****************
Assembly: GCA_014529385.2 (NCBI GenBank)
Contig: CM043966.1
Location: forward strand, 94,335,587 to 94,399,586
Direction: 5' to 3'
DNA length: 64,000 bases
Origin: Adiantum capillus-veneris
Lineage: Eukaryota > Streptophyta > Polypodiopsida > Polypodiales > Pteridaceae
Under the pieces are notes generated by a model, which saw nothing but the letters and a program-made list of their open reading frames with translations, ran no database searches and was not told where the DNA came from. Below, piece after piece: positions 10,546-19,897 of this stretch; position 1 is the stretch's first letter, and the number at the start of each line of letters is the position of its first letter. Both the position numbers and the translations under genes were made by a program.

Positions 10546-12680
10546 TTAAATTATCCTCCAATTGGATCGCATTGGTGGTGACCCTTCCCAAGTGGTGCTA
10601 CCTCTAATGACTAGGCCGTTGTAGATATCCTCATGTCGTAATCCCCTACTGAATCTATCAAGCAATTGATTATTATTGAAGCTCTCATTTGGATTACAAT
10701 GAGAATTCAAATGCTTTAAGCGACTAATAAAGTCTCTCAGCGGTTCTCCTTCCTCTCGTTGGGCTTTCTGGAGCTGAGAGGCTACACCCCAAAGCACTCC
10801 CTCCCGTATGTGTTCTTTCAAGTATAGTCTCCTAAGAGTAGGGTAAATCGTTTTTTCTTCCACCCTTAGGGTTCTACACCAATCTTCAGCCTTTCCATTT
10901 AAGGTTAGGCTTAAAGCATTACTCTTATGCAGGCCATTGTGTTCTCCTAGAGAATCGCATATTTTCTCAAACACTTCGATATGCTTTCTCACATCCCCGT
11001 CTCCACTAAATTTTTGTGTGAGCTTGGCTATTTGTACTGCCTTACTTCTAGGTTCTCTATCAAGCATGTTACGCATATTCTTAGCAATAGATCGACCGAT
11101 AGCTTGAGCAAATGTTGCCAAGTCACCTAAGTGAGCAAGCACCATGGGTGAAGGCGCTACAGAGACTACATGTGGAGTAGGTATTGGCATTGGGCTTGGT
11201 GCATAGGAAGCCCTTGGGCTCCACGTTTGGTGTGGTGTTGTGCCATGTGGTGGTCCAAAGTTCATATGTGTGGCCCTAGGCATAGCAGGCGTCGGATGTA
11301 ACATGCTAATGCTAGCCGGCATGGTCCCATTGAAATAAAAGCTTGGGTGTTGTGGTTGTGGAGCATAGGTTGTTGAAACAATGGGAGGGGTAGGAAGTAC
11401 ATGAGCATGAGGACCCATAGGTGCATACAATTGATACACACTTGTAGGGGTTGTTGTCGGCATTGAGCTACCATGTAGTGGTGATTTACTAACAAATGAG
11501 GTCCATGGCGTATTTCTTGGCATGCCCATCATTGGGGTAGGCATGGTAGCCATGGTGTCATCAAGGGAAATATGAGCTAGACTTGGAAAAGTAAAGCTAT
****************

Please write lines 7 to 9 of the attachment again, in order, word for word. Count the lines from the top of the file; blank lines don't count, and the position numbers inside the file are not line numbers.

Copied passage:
Lineage: Eukaryota > Streptophyta > Polypodiopsida > Polypodiales > Pteridaceae
Under the pieces are notes generated by a model, which saw nothing but the letters and a program-made list of their open reading frames with translations, ran no database searches and was not told where the DNA came from. Below, piece after piece: positions 10,546-19,897 of this stretch; position 1 is the stretch's first letter, and the number at the start of each line of letters is the position of its first letter. Both the position numbers and the translations under genes were made by a program.

Positions 10546-12680